Text and pictures: Gopal MS
If you go to the Dr. Bhau Daji Lad Museum in Mumbai, the metro's 'city museum', you will find a large section which showcases the communities that built the city during the colonial era. The men and women of community represented here wear their own signature, or 'traditional' clothes that served as their identifiers: traders, workers, bankers, business people, fisherfolk to name a few.
The fabrics they wore then were mostly handmade, and as colourful as the natural dyes of the era allowed them to be. Times have changed now and not all of us dress based on caste or religion always. Yet, we have our own codes of dressing and fabrics that we identify with. This is true of towns and villages across India, just as much as it is of cities here. We, the common people, have our style that’s more practical than fashionable, has more individuality than the signature of a famous designer.
It’s not possible to do justice to the kapda of nearly 1.3 billion Aam Indians but the next time you look in the mirror or pass someone on the street, have another, more deliberate look. You'll be surprised by how interestingly we dress.
Streets of Bengaluru
On the left: Ulsoor, Bangalore.
commonly seen attire of the government employees in the mid 20th century in many parts of the Deccan, The coat.
On the right: Shivajinagar, Bangalore.
Indian Che. The working clothes of butcher
On the left: Pydhonie, Mumbai
The elaborate dress to mark a festive procession. Inspired by tradition or is it the influence of theater and mythological TV drama?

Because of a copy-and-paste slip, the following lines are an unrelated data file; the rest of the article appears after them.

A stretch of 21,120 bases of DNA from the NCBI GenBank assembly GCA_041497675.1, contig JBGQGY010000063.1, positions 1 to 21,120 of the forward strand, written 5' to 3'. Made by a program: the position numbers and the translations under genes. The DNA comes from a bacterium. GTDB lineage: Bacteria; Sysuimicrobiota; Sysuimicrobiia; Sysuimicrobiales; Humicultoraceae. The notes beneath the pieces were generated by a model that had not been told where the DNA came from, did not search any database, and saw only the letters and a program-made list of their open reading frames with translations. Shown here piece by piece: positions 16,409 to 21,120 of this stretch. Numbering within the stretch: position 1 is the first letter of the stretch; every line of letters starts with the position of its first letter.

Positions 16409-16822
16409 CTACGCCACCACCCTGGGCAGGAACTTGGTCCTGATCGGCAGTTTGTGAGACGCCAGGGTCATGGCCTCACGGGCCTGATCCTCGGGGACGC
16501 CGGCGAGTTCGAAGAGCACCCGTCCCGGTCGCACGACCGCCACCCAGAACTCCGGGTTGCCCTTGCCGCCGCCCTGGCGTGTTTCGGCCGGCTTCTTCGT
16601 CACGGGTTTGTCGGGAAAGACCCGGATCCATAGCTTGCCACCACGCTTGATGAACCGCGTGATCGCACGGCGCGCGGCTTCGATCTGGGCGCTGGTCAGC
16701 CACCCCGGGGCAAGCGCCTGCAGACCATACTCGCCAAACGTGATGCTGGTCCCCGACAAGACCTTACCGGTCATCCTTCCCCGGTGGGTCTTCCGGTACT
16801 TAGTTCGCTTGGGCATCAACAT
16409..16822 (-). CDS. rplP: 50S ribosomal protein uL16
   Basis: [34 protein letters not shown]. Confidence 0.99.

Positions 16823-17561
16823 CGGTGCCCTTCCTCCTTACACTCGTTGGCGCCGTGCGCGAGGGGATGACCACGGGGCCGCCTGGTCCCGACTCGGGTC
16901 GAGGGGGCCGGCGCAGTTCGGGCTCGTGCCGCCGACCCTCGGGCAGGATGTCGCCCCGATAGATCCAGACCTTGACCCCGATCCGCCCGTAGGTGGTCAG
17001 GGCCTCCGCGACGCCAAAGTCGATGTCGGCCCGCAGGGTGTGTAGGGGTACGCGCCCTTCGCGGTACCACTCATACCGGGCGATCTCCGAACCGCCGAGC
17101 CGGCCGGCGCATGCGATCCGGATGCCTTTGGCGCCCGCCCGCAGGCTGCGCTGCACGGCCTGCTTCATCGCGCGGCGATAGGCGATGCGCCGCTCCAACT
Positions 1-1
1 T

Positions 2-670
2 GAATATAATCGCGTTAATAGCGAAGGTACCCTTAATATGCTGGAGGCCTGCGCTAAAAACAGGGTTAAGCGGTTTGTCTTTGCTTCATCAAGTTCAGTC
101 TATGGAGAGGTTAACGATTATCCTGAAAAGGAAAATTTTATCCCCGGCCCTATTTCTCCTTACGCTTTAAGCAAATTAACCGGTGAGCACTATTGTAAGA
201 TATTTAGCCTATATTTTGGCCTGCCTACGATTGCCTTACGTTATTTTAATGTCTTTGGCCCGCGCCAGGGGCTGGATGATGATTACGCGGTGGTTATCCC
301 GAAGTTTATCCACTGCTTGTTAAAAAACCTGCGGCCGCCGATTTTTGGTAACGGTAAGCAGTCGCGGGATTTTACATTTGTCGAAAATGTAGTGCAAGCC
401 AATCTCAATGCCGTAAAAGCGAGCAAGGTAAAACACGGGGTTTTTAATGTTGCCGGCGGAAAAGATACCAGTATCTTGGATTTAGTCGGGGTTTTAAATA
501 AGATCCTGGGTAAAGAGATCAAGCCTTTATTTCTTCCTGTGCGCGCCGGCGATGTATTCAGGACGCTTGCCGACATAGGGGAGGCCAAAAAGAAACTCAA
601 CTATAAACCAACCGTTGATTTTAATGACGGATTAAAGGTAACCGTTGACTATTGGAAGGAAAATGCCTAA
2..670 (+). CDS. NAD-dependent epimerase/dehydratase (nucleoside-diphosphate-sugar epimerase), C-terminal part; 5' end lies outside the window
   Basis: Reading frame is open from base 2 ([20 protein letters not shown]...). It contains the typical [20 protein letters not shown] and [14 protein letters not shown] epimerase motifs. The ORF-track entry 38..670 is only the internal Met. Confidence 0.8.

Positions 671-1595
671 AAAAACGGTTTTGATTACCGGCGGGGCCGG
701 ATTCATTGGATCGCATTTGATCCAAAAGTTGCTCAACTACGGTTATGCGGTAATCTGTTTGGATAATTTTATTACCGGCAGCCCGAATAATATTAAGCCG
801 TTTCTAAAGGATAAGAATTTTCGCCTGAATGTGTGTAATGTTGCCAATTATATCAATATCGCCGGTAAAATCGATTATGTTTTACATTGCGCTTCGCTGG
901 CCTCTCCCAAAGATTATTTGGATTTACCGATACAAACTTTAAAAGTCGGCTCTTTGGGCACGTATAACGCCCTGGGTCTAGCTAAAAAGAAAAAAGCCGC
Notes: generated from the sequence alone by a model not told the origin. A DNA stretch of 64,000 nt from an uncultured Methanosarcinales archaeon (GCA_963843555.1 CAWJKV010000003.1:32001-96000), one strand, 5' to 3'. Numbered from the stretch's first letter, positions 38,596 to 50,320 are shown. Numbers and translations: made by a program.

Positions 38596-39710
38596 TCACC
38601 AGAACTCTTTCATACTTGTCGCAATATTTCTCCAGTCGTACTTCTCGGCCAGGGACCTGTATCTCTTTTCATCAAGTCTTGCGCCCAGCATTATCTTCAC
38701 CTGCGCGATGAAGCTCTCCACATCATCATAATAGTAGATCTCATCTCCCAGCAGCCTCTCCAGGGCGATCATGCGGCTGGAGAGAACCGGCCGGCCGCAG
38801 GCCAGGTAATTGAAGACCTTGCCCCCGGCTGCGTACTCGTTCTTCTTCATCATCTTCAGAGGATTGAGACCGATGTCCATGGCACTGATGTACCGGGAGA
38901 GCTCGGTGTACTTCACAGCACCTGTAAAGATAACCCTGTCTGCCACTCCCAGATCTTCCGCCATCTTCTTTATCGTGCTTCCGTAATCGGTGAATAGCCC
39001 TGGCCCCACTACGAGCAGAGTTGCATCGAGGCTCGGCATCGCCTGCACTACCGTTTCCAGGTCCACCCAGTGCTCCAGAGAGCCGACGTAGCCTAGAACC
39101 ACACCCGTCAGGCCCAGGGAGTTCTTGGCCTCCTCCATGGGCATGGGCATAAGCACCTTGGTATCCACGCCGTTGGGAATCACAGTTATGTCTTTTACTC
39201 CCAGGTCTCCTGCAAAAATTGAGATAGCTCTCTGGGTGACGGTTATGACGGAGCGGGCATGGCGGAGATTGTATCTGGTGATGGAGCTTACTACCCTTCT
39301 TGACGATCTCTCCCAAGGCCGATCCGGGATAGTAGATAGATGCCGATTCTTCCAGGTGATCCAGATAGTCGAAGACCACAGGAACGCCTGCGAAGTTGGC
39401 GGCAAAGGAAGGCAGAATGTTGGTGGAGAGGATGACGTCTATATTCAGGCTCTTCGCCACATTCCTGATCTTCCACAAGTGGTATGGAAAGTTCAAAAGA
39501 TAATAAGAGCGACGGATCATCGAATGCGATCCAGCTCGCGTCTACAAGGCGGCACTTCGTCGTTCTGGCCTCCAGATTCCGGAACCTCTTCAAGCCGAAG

On the right: Danda Village
The matriarchs of the two Koli families dressed in their traditional best for a wedding between the two families.
From the Mumbai Local
on the left: Harbour Line
A simple handkerchief provides privacy in a crowded local train.
On the right: Vile Parle.
The usual, boring shirt can sometimes have the most interesting patterns and prints. The material may differ depending on the location but the design speaks a colourful language.
Streets of Mumbai
on the Left: Andheri, Mumbai.
Accessories of the Indian mendicant. Collected from all over India and an identity marker for their beliefs.
on the Right: CST. Mumbai.
A roadside key and trinklet seller's clothes are his wares and some style to attract customers who are usually tourists.
When you are homeless, your clothes are your home. Let's pause to acknowledge this wise man's effort!
MG road, Mumbai
A group of dancers dress colourfully to stand-out and make a statement about what they love. Looks like denim paired with bright coloured shirts and jackets is the preferred way!
Daily winter clothes of the muslim community of the region.
The traditional clothes that are just right for the arid and extreme weather is still the norm. The designs, wow.
Gopal MS is a copywriter who works for an ad agency and a blogger who documents the streets of Mumbai at MumbaiPaused. The title of this piece is inspired from his #aamaadmiart series.